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AChems Press Release

Association for Chemoreception Sciences (AChemS) 44th Annual Meeting: CHEMORECEPTION IN HEALTH AND DISEASE – SMELL AND TASTE THROUGH COVID-19 AND BEYOND

Media Contact:
Dr. Martha Bajec, Chair - Public Information & Affairs Committee, martha.bajec@hcdi.net

Bonita Springs, FL—Already associated with head trauma, sinus disease, cancer, and neurological disorders, including stroke, multiple sclerosis, and Alzheimer's disease, loss of smell and/or taste continues to be a notable and troubling symptom of the COVID-19 disease associated with SARS-CoV-2 infection that has impacted over 500,000,000 people globally. Members of the Association for Chemoreception Sciences (AChemS) are leading scientific and biomedical research to better understand the function of chemosensory systems, including taste and smell, across species and lifecycles toward improving disease outcomes and overall quality of life. Smell and taste are vital senses that bring pleasure to daily life, guide fundamental behaviors in humans and animals, and link us to the environment.

Next week, over 515 scientists and clinicians will gather for the nation’s leading forum on smell and taste research; the annual AChemS meeting will feature over 343 presentations on the roles of smell and taste in both human health and animal behavior. The 44th annual AChemS meeting is the premiere opportunity to learn about the newest findings in the biological, psychological, and clinical aspects of smell and taste. The four-day meeting includes scientists from around the world and will feature symposia, poster sessions, and oral sessions, including The Presidential Symposium (7-9pm Saturday April 23), that includes prominent researchers in the field presenting on “How COVID-19 affects taste, smell, the brain and the mind”, and a session dedicated to chemosensory testing and COVID-19 (1-3pm Thursday April 21).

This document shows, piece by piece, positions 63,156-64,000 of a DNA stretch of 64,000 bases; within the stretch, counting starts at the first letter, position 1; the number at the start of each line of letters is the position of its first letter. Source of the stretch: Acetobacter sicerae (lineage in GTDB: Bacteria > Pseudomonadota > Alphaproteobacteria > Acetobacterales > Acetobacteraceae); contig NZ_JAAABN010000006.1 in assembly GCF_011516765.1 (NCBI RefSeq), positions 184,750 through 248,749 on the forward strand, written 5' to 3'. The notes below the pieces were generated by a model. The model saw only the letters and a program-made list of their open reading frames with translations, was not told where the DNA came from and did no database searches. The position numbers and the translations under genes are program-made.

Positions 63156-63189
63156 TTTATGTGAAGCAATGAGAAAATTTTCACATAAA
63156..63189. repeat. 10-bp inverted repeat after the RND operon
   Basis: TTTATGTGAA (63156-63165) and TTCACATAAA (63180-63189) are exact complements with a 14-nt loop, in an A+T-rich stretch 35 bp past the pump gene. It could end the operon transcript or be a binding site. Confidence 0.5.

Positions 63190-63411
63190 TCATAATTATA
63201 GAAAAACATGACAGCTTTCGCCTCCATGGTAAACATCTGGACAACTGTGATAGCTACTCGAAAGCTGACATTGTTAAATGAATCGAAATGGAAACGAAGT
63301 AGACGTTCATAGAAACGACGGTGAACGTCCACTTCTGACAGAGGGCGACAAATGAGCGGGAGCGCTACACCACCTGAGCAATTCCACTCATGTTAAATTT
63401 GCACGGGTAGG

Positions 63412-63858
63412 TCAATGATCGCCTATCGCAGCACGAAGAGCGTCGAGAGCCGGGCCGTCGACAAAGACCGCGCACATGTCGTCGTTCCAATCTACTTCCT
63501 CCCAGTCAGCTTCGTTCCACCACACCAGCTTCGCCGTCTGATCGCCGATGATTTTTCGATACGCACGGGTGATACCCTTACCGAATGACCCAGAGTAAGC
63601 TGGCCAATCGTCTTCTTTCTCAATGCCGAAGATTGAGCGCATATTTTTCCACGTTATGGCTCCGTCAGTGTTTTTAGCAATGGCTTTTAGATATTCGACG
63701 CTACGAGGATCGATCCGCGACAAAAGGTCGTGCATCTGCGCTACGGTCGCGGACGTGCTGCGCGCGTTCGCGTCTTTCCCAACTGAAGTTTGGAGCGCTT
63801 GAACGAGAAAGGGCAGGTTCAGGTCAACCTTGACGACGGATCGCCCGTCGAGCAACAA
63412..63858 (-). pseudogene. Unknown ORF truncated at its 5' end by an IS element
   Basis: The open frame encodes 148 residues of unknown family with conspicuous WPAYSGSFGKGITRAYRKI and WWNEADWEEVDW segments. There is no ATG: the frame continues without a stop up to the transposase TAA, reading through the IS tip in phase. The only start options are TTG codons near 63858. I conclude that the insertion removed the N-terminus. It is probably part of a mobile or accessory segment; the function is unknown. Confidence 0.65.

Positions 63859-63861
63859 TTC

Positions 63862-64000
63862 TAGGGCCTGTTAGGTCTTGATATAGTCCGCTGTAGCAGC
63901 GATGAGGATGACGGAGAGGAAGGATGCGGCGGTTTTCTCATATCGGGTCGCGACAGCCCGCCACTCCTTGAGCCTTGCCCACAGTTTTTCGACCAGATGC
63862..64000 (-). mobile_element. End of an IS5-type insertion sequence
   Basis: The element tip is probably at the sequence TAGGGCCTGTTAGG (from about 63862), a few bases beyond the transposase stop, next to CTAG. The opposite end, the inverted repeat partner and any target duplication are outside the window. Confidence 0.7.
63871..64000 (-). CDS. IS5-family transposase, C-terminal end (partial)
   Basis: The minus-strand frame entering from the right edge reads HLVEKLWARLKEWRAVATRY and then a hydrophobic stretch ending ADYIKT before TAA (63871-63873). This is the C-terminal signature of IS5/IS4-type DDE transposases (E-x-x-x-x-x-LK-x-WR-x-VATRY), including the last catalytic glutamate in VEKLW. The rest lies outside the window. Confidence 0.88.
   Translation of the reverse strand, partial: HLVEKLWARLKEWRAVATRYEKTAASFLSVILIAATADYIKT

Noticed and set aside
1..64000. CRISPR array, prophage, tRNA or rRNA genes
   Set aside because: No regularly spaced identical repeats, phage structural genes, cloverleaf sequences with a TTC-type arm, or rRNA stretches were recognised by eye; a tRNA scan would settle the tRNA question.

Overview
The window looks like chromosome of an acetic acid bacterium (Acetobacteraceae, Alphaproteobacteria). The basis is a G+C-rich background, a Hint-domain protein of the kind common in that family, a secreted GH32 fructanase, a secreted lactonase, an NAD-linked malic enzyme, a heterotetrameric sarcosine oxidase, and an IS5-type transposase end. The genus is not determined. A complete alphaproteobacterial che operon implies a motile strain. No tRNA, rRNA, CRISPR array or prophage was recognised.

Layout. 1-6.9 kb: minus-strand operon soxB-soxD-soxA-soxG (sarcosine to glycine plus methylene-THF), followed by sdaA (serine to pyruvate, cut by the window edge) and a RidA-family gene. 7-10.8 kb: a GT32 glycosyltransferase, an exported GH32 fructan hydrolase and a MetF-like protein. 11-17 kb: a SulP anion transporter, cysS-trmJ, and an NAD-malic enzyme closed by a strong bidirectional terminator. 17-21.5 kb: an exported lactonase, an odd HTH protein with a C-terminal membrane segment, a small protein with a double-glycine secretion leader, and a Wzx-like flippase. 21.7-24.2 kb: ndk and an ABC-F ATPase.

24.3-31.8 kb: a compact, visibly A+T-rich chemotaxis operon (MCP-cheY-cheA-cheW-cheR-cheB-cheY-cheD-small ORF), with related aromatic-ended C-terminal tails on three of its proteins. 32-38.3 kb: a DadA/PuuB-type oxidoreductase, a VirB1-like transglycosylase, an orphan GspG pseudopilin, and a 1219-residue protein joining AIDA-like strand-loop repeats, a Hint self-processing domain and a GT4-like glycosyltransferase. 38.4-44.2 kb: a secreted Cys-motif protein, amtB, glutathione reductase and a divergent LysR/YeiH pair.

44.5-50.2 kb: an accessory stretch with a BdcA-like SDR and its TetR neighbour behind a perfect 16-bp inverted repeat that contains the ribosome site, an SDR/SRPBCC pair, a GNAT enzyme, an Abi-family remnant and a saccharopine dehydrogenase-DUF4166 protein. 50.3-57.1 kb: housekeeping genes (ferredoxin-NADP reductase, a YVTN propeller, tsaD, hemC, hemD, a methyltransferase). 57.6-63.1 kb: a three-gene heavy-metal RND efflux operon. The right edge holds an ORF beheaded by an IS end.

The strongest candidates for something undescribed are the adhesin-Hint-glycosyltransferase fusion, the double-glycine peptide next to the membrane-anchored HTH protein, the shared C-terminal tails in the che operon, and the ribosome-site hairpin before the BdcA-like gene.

Additionally, day one (Wednesday April 20) of this year’s virtual-onsite hybrid meeting features a full-day International Society of Neurogastronomy Symposium, an address by NIDCD Director, Dr. Debara Tucci, and a keynote presentation about the way we perceive ourselves and the world around us with Dr. Susana Martinez-Conde (SUNY Downstate Health Sciences University)

Please visit AChemS (https://www.achems.org) for general and membership information as well as the full program of conference events (https://achems.org/2022/program.php).

Press Abstracts

Selected meeting presentations (embargoed until April 20th, 2022):

  • How COVID-19 variants breakthrough infections influence smell and taste function
    Contact: Christopher T. Simons, simons.103@osu.edu; +1 614-688-1489
  • Daily testing during COVID19 shows acute changes in smell, taste, and oral burn
    Contact: John E. Hayes, jeh40@psu.edu; +1 814-441-4393
  • Medical records vastly underestimate smell/taste loss in youth with COVID-19
    Contact: Evan Guerra, guerrae@protonmail.com; +1 425-829-9095
  • Symptoms of depression change with olfactory function
    Contact: Agnieszka Sabiniewicz, a.sabiniewicz@gmail.com; 0048-513-138-302
  • Well-being in patients with olfactory dysfunction
    Contact: Yiling Mai, Yling.Mai@uniklinikum-dresden.de; +49 15223745046
  • Binge eating suppresses flavors
    Contact: Hung Lo, hung.lo.ecn@gmail.com; +49 15757961146
  • Mosquitoes show persistent search behavior for humans
    Contact: Trevor R. Sorrells, trevorsorrells@gmail.com; +1 607-279-4430
  • Two proteins commonly found in milk cut oral burn from capsaicin
    Contact: John E. Hayes, jeh40@psu.edu; +1 814-441-4393

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